Getting Certified


This post is going to attempt to address some of the basic steps you’ll need to take to get started teaching group fitness.   Keep in mind, this is only a guide.  There are many ways of approaching this industry, and this is just my advice based on my experience.

 1. Take classes.  It seems obvious (I hope), but in order to understand what will be expected of you as a group fitness instructor it helps to have attended classes prior to becoming an instructor.  For the most part, group fitness instructors are folks who loved fitness classes so much they wanted to teach.  However, there are many folks who come in to the group fitness arena because they are skilled in a “trendy” activity that the director wants to turn into a fitness class, e.g. Capoeira, Belly Dancing, Tennis — I have seen all kinds of specialty classes.  These classes fail frequently when the instructor isn’t given an understanding of what group fitness participants want from their workout.  To those instructors especially, I encourage you to take a couple of classes and get a feel for what the people in the room are there for.

2.  Get your CPR certification.  Almost all certifications require it, as do most gyms.  You can find a class offered by either the American Red Cross or the American Heart Association by visiting their websites and searching for offerings in your area.  You can also inquire at your health club, local hospital or by checking the yellow pages for EMT training courses.  The class you are looking for is Adult CPR, probably with AED.  The AHA calls it “Heartsaver” training. 

 3.  Decide what you want to teach.  There are numerous certifiying bodies and certification types for you to choose from.  There are certifications for just about every style of class available, plus proprietary classes (like LesMills and TurboKick), and general certs.  If you want to teach Yoga, it makes more sense for you to earn yoga credentials than a general fitness cert.  While some certifications provide general information that can apply to a variety of styles, you should pick the cert that makes the most sense for you.  Ask instructors of the classes that you want to teach which ones they have to get an idea of where you can look in addition to the list here.  This is only a handful of the “better-known” certfications and is certainly not all-inclusive.  It is also not an endorsement of any particular program (hence, just the links).  If you have a suggestion for a class I’m missing, please let me know!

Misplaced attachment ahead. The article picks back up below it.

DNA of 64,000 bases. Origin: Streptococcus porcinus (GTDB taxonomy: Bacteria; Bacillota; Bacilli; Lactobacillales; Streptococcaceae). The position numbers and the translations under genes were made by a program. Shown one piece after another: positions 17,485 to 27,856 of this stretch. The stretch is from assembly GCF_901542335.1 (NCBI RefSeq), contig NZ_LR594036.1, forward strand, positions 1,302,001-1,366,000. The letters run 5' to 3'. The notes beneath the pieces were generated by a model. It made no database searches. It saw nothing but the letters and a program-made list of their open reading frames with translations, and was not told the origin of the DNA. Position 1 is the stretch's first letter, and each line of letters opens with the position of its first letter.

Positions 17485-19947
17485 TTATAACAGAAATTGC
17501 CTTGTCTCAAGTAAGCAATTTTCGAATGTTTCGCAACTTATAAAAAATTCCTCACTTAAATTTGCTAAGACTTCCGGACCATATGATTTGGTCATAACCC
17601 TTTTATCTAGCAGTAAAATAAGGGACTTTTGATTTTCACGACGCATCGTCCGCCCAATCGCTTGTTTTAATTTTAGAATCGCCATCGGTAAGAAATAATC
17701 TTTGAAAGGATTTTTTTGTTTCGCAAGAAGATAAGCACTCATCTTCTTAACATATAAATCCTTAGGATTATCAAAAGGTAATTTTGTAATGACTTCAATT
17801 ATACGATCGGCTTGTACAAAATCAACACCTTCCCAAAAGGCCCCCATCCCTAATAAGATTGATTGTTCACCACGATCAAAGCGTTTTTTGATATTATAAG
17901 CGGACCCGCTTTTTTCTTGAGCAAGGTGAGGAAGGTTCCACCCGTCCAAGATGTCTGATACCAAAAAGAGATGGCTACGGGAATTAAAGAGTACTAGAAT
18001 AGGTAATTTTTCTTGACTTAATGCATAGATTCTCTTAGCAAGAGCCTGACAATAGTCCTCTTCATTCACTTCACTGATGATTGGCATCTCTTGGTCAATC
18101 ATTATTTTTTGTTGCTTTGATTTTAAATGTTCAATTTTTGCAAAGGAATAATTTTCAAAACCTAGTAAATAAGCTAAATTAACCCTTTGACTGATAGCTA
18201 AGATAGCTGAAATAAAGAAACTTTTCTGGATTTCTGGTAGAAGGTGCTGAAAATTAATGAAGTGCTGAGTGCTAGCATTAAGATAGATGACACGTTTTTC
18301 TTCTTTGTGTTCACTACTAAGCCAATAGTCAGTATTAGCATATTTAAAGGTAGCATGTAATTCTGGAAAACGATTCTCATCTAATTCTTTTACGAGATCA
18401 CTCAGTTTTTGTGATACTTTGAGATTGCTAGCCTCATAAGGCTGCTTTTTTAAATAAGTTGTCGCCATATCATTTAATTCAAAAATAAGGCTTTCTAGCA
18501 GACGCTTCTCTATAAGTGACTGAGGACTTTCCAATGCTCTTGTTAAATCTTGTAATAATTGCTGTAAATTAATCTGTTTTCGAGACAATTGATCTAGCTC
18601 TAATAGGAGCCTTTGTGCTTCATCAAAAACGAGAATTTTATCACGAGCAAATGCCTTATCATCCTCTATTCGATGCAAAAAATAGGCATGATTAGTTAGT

General Group Fitness

  • AFAA – (If you live in or near a city where they will host APEX this year, you can get their certifications for $99/day)
  • ACE 
  • NETA

Indoor Cycling

Step

  • AFAA
  • BodyStep by LesMills (Please see Les Mills in the proprietary section.)

Pilates

Yoga

Yoga certification is a process of study that can take 800 hours, and usually involves studying under a mentor.  Check your local yoga studio for suggestions to begin this process. 

Proprietary

Your gym may be licensed for a specific brand of classes.  Some will be exclusive to one brand, others may allow a blend of branded and unbranded classes on their schedule.  Check with the director of the club where you want to teach to find out what your options are.  Here are a few proprietary brands:

4.   Sign up for the certification class and start any pre-workshop studying.  Once you take the course and pass the exam, you will receive your certificate and can begin looking for a place to teach.

5.  Get a mentor.  Ask for an experienced instructor to allow you to take their classes, learn from their example,  and be a source for information and advice.  Better yet, get hired on at a gym that has this type of program already in place for new instructors.  Most people will be flattered and excited about helping someone who truly is seeking out assistance in getting started the right way. 

One last quick comment about certifications:  there are many organizations out there that will get you “certified” just so that they can take your money.  The fitness industry is laden with scams for everyone, not just those who want to lose weight.  There are many choices out there so do your homework, ask around and get the facts before you give them money.  I have experience with each of the organizations above and while some come more highly recommended than others, I wanted to give you a variety for comparison purposes.  Again, if you aren’t sure if the cert will get you a job, ask the manager at the facility where you want to teach!!

 Best of luck!

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